Functional psychosis can be diagnosed from the first indications of the patient, thanks to affective symptomatology. Depressive moods, hyperactivity and lack of concentration are affective symptoms that can present themselves during the first psychotic episodes, and the presence or absence of any of them may contribute to differentiating, at an early stage, between the different variations of the mental disease. Thus concludes researcher Ms Marta Arrasate, who also pointed to the symptoms belonging to the activation dimension (verborrhea, lack of concentration, hyperactivity, etc.) as the best indicators.
Her thesis, defended at the UPV/EHU, was entitled Valor predictivo de la sintomatología afectiva en primeros episodios psicóticos (Predictive value of affective symptomatology during the first psychotic episodes).
This is the first European PhD undertaken at the Álava/Araba Unit of the Faculty of Medicine of the UPV/EHU, and was codirected by Ana González-Pinto, 2010 National Award winner of the Spanish Society for Biological Psychiatry. According to Ms González-Pinto, the relevance of the research lies in that "affective symptoms can help not only in telling future prognosis but also in contributing to diagnosis -- something difficult in psychiatry because diagnostic tests equivalent to a radiograph, an analysis or a scanner do not exist. This is why, if a test were found, however simple, or rudimentary, it would be of great use."
Evaluation in three stages
Ms Arrasate undertook the study based on a sample of 112 hospitalised patients with a first psychotic episode, and analysed the predictive value of the affective symptoms that present themselves in three concrete moments: initial hospital admission, the third year and the fifth year. In order to evaluate the results, the different affective symptoms were grouped according to dimensions (these classifications being based on a previous study of patients with bipolar disorders), and associated with variables such as the number of relapses, hospital or health centre admissions, suicide attempts, etc.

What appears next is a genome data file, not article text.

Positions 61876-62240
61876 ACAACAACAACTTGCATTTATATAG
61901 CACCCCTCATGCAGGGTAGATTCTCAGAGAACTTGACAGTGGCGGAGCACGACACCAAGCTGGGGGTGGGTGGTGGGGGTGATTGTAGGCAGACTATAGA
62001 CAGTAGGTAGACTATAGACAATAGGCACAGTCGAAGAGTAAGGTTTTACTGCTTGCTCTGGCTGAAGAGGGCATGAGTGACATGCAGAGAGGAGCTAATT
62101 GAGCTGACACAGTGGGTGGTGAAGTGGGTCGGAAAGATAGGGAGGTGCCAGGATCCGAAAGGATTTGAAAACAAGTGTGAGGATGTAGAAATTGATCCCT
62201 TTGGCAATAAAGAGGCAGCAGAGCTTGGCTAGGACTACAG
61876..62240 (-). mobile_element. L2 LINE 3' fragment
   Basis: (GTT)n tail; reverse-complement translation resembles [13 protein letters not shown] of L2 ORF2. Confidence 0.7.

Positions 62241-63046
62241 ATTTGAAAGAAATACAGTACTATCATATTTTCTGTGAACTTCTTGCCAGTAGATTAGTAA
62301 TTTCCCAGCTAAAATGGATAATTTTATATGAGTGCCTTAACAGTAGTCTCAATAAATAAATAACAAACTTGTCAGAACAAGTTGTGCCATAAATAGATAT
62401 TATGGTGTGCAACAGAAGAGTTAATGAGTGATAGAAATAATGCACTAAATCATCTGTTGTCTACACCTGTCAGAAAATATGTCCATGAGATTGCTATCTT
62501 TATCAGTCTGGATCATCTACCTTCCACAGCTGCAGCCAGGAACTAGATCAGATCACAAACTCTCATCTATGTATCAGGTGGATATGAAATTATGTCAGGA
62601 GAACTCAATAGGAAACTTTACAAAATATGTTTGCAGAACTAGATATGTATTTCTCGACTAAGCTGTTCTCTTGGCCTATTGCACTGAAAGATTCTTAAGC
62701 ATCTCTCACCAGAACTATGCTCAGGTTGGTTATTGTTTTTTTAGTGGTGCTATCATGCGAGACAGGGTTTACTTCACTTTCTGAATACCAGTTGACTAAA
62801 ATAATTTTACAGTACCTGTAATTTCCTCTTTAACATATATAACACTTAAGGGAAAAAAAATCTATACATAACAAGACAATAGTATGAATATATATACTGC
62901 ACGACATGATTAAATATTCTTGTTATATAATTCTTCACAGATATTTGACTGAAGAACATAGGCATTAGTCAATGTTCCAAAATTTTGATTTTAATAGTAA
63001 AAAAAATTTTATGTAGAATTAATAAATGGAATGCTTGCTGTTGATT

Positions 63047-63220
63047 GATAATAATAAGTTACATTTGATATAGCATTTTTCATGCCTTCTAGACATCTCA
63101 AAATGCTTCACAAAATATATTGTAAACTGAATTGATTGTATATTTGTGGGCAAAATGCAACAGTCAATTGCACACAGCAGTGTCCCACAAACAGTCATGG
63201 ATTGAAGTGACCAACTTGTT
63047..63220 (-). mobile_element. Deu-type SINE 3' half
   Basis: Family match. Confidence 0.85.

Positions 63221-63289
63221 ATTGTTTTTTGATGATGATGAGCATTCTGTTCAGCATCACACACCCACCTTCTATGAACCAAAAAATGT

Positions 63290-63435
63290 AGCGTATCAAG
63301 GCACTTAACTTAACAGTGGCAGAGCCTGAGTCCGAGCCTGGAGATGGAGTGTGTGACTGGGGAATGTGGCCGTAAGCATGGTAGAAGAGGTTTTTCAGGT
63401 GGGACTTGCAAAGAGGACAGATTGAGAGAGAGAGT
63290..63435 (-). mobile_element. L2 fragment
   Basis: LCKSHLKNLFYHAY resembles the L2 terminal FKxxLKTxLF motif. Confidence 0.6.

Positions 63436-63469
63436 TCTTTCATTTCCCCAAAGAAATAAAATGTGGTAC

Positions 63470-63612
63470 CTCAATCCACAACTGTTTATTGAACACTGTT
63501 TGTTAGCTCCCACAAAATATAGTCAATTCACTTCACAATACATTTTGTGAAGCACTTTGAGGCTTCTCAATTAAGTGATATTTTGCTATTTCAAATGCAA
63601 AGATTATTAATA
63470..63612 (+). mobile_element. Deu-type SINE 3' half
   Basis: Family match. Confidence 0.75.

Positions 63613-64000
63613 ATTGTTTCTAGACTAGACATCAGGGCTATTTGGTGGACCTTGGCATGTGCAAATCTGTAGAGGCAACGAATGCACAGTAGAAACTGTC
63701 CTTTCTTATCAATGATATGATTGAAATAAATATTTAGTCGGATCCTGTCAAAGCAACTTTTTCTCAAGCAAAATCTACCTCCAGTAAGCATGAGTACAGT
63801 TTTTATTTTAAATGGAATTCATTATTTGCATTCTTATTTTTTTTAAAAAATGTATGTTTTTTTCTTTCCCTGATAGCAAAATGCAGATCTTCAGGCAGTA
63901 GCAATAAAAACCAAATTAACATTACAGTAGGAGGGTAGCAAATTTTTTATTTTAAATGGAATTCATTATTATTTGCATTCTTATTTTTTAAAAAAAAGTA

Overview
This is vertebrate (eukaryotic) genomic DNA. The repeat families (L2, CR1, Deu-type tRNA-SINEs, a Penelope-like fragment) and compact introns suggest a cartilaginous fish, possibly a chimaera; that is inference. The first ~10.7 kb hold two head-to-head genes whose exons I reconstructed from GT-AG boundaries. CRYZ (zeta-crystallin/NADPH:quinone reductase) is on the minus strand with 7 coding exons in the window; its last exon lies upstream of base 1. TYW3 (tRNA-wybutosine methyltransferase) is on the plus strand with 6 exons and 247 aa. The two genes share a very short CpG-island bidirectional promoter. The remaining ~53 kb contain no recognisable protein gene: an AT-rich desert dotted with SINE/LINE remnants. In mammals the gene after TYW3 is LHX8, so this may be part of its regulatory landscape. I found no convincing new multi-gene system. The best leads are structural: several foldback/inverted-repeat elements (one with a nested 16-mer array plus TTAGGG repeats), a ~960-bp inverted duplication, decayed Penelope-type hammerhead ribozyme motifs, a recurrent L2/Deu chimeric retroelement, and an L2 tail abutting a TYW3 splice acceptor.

The results show that the activation dimension (involving symptoms of hyperactivity, lack of concentration and verborrhea, amongst others) can be an especially useful tool for early distinguishing between the various types of psychotic symptoms. This is what has been deduced from the data obtained from a study of one of the principal diseases in this field: bipolar disorder. According to Ms Arrasate's research, the activation and manic dimensions are those which best characterise bipolar disorder. Nevertheless, the manic dimension is absent in the first episodes; moreover, that which is present during these first episodes is the depressive dimension, thus possibly giving rise to confusion and inability in making an early and correct diagnosis. Thus, the results point to the activation dimension as the reliable path to follow: it is a useful predictive factor in the early diagnosis of bipolar disorder with psychotic symptoms.
These results open a new line of research as they prove that affective symptoms are able to discriminate between different psychoses, and contribute to an early diagnosis during its course. In fact, the evaluating panel for Ms Arrasate's thesis have made a point of informing those experts responsible for reviewing diagnostic criteria of mental diseases worldwide of these findings.
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